Environment Magazine

Tseshaht Meeting with Timber Company Went “as Expected”: Road Closure Continues

Posted on the 09 October 2014 by Earth First! Newswire @efjournal
by Debora Steel / Ha-Shilth-Sause for update

Tseshaht grassroots members who have closed the roads to industrial use at the junction of Gracie Main and Sterling Main in the Nahmint Valley (on so-called Vancouver Island) are allowing logging companies to go into the area to remove their equipment.

With the equipment off-site, it will effectively stop any more timber from being felled and returns the private property to the companies, which were caught in the middle of what Tseshahts’ describe as British Columbia Timber Sales’ “failure” to live up to  expectations after a consultation meeting in September 2013. BCTS is the Crown corporation that authorizes logging companies to operate in any given cut block.

“We don’t want to hurt the families,” said Anne Robinson of the decision to allow the logging companies access. The Tseshaht grassroots members decided “around the fire” that they didn’t want to cause any hardship to the forestry companies. “The struggle isn’t with the people trying to make a living,” Robinson explained. The Tseshaht grassroots members have said from the beginning that they have no issue with logging companies, placing their concerns squarely on the doorstep of BCTS solely.

It’s a good faith move, reads a release from the group, however, “Should there be any work in the blocks, such as falling of trees, road building or attempts to remove the timber that has been cut, the road will be closed again to all industrial traffic.”

“We don’t own the equipment, but we do own the logs,” Robinson said.

BCTS met with the Tseshaht Nation at the administration building on Oct. 6.

“It went as expected,” Robinson said, without any decision-makers from BCTS in the room. She gave credit to the company’s representative Don Hudson, who Robinson said came into the meeting with sincere intentions and wanting a resolution.

“They know they fell short and didn’t meet their obligation with Tseshaht,” said Robinson of BCTS.

“We went in with the intention of trying to patch up the relationship with Tseshaht,” Hudson told Ha-Shilth-Sa. He said it felt like it was a good and respectful dialog. The intent was to get the companies back in the area and getting them back to work.

“It didn’t get that far,” he said.

Hudson and the others in the meeting, which included an observer from the Ministry of Forests, Lands and Natural Resources, didn’t have authority to deal with issues now on the table, which have gone beyond the cedar inventory and cedar management plan that the tribe had original asked for, to a discussion on aboriginal rights and title. BCTS will be approaching the minister to become involved in discussions so a resolution can be found.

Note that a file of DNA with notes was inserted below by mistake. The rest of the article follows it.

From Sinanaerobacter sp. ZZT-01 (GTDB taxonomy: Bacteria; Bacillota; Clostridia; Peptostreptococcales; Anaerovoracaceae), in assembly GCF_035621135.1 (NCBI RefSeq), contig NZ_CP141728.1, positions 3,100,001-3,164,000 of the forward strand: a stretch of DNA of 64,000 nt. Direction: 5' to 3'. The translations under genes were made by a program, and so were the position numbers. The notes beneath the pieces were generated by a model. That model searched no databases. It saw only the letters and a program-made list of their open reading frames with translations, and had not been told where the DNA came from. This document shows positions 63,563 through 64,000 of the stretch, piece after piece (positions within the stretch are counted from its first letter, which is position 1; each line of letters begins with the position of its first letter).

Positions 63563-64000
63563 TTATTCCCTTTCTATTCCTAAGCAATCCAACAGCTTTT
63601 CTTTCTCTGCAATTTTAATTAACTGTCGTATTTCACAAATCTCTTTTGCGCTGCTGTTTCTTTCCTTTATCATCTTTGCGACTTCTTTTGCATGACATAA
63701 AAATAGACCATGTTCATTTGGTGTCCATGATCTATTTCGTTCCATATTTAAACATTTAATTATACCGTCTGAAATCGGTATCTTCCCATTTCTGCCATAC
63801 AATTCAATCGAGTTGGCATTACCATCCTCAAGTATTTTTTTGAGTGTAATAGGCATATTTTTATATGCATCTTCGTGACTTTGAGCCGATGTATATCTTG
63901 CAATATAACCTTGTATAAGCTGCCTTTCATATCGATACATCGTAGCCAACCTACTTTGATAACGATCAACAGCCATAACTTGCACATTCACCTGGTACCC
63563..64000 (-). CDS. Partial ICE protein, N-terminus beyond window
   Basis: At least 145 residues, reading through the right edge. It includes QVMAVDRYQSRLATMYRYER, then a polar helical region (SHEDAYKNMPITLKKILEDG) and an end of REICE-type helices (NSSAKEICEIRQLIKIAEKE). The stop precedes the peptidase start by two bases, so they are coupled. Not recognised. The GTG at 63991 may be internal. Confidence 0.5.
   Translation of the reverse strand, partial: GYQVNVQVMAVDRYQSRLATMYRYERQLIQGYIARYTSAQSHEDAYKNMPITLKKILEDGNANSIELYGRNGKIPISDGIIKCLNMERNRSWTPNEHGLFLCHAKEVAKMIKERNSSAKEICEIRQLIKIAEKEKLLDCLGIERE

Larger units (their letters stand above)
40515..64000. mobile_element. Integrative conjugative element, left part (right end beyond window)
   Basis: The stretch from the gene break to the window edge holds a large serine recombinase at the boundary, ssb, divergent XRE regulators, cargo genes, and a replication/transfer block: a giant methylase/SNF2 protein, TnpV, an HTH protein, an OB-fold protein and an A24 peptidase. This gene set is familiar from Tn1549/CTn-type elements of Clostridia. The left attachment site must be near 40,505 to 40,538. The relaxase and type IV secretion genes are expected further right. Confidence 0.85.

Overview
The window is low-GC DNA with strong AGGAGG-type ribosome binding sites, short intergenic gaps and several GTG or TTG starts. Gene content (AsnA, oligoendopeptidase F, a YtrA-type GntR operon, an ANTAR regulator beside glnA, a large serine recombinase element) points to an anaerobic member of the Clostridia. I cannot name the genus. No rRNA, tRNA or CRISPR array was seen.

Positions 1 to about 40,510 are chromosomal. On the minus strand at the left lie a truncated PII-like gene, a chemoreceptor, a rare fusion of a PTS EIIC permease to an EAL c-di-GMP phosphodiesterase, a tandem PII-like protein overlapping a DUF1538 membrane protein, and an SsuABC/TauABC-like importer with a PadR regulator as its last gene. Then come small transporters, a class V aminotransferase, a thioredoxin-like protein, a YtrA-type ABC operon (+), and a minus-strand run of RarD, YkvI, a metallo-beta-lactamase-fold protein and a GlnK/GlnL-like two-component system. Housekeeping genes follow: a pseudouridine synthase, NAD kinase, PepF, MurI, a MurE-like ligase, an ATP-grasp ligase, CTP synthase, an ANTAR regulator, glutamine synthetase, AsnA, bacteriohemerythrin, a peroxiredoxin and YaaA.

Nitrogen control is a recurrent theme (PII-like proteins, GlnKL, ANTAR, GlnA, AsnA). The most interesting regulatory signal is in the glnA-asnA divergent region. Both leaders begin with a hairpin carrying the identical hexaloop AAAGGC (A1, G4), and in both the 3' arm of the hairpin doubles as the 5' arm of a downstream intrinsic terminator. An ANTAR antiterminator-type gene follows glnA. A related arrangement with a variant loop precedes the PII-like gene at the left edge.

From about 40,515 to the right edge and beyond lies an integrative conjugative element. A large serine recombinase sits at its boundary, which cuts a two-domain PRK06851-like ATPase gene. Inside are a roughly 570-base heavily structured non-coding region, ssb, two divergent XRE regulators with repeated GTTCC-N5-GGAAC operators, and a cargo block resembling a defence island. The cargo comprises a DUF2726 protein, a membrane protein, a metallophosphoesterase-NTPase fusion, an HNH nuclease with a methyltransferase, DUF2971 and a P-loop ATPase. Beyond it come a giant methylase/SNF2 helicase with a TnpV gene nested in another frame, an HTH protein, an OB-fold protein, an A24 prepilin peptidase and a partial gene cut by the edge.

But what happened? How did a consent requirement raised in consultation in September 2013 turn into direct action in 2014?

Hudson said it was a misunderstanding of [Tseshaht’s] expectation in having no further cedar logging in their territory. BCTS said they didn’t think at the time Tseshaht meant to have it apply to the sales of cut blocks that had already been made.

“It’s not in our notes,” he said of that meeting.

When asked about the blocks sold after the September 2013 meeting, Hudson said BCTS didn’t understand that it applied to those sales already contemplated, and while BCTS and Tseshaht were in discussions on the cedar inventory and cedar management plan.

When asked if BCTS had informed the companies that had purchased licenses for the cut blocks that Tseshaht had raised concerns about the cedar inventory in the area, Hudson said no, it wasn’t communicated to the companies. BCTS wasn’t aware of Tseshaht’s concern on those sales until a February 2014 letter from Tseshaht Chief Councillor Hugh Braker to the minister, Hudson said.

Hudson said BCTS didn’t know the activity in Nahmint Valley wasn’t supported by Tseshaht.

Tseshaht grassroots members have asked for a meeting of the band tomorrow evening to get everyone up to speed on what’s been happening since the road closure action began on Oct. 2. The Tseshahts will continue the road closure until a satisfactory resolution can be agreed upon, but they have agreed to allow tree planting crews into the valley for reforestation purposes.


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